Maryland men’s basketball had finally closed the gap. After floundering for much of the first half of its game against No. 14 Wisconsin on Wednesday night — the Terps were down by as much as 18 at one point — coach Mark Turgeon’s squad had belatedly found life, cutting the Badgers’ lead to 10 with a little more than eight minutes left.
That’s when Darryl Morsell caught a pass on the wing. He waited a moment, plotting out his next move. Then, he attacked, blowing past Wisconsin guard Brad Davison. He was soon at the rim, poised to throw down a momentous slam and lift Maryland out of its stupor.
But Morsell had different plans. He spun and airmailed a pass directed at forward Donta Scott. As the ball sailed over Scott’s head, Morsell turned away, with another opportunity to cut into the Badgers’ lead falling by the wayside.
Morsell’s giveaway encapsulated so much of what went wrong for the Terps against Wisconsin. Maryland huffed and puffed throughout, relying on a stout defensive display to carry itself through rough patches.
But in the Big Ten, margins are tight. And the Terps, blighted by a steady stream of poor shots and untimely errors, were doomed by their mistakes, falling short of completing the comeback Wednesday night.
“We’re not good enough to be inconsistent,” Turgeon said. “We gotta be really good to win.”
Maryland got off to a torrid start, flailing against a Badgers’ defense that gives up fewer points than any other team in the conference. The Terps hit just two of their first 13 attempts from the field. They were stagnant at times during the opening period, failing to make the off-ball screens and cuts necessary to break down Wisconsin’s man defense.
“We gotta cut harder, we gotta set screens, we can slip screens,” guard Aaron Wiggins said. “It’s a lot of different things we can do when we’re off the ball just to create more space for guys to drive and create for open shots.”
Even when the Badgers’ defense loosened, the misses continued to pile up. The Terps made just seven shots in the first half. Some were tightly contested looks. But many were not. And with Maryland’s open shots clanking throughout, its defense looked that much more vulnerable.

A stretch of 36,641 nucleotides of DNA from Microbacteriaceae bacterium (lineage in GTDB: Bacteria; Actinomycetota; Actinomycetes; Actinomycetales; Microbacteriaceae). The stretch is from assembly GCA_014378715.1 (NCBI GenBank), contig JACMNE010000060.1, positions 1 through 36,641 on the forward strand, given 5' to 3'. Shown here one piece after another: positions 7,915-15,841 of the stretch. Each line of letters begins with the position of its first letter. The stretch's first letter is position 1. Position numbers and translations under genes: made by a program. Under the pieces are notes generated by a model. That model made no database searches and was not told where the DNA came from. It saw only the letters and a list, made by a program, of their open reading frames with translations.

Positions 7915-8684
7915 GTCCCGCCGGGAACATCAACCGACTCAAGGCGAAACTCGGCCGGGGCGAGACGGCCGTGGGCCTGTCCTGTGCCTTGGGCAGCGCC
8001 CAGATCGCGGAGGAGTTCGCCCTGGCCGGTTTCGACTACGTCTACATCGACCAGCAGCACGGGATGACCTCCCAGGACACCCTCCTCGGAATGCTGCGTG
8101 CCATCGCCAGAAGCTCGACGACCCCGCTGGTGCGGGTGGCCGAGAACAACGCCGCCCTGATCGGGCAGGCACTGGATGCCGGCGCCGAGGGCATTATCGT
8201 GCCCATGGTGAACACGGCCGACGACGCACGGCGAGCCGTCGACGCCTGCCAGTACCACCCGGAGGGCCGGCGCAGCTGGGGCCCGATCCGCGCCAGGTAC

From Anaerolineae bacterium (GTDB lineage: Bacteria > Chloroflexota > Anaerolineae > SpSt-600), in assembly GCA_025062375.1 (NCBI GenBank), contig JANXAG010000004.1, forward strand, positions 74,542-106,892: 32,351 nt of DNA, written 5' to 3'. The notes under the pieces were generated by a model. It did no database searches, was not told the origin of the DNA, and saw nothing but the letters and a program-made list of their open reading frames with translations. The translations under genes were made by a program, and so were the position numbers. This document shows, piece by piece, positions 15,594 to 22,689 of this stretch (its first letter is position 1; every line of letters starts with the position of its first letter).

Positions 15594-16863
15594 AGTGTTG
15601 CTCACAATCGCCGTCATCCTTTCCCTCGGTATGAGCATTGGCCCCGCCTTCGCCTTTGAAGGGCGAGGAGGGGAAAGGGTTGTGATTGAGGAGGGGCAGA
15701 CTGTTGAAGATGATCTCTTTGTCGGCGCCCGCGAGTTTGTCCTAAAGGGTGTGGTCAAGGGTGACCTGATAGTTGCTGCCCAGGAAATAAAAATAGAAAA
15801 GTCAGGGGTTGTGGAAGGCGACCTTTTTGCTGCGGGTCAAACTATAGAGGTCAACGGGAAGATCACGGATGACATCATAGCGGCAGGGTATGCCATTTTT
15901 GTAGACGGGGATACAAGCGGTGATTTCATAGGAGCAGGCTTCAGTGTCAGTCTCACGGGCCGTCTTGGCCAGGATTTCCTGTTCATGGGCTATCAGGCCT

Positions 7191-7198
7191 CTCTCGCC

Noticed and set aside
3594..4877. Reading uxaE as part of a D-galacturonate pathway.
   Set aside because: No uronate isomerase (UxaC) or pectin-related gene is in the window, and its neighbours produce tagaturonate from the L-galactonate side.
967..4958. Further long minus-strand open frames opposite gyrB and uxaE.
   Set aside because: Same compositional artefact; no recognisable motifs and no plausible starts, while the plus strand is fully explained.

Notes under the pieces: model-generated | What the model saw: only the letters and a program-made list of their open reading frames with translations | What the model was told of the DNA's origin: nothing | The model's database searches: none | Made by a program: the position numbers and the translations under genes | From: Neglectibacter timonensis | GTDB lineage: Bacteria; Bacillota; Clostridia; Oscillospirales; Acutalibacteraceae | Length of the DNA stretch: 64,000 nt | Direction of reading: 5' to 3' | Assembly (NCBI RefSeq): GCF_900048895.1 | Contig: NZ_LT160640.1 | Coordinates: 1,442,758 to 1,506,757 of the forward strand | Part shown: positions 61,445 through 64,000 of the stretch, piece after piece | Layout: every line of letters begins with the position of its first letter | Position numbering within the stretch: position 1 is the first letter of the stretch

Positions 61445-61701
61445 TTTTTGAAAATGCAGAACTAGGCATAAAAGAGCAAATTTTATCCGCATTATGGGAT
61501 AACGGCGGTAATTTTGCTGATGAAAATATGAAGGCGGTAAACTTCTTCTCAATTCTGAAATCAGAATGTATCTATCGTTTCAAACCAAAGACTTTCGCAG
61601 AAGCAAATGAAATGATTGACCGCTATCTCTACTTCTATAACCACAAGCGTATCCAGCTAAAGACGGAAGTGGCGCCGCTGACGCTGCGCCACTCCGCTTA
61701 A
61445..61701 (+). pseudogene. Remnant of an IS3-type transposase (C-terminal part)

The Terps defensive unit was formidable for large portions of Wednesday’s game. It held Wisconsin to 33.3 percent shooting, and the Badgers did not hit a field goal in the last 7:05 of the final frame.
Toward the end of the first half, though, that unit began to crack. Micah Potter was a nuisance throughout, finishing with 23 points on 8-of-12 shooting. And much of that damage came in the final moments of the first. Potter scored nine straight for the Badgers, including an and-one in which the Badgers’ senior big snatched two offensive rebounds before finishing through contact.
“It’s just the will to box out,” Scott said. “If we box out, then we get those rebounds. When we act lazy, we don’t get those rebounds. Tonight, we just didn’t box out like we should have and he got those extra points.”
Even as the Terps worked their way back into the game in the second, their mistakes loomed large. Maryland cut Wisconsin’s lead to three with 11:45 left.
But it wouldn’t get any closer. Wiggins gave up a held ball on the next Terps possession. Guard Hakim Hart threw the ball away two plays later. Guard Eric Ayala, normally a sure-handed presence in Maryland’s lineup, got tied up with Badgers’ guard Tyler Wahl 30 seconds after that, resulting in another turnover. And then there was Morsell’s giveaway.
The Terps recorded just nine turnovers Wednesday night. Four came within a three-minute stretch, though, giving Wisconsin the platform it needed to turn its slim three-point edge to a 15-point chasm.
“Just ill-timed stuff,” Turgeon said. “We had nine turnovers but … three or four of them were just at the worst time for us.”
Despite some late-game theatrics, Maryland was unable to respond. Now, sitting at 9-8 — with a 3-7 record in conference play — the Terps are looking ahead, hoping to minimize the unforced errors that doomed them Wednesday night. It’ll be easier said than done.
“It’s hard on all of us. It’s hard on the players and it’s hard on the coaches,” Turgeon said. “It’s not easy. It’s frustrating. We keep talking about the same things … whether it’s a defensive mistake, or a missed open shot, or a bad shot, or a turnover … that makes it tough.”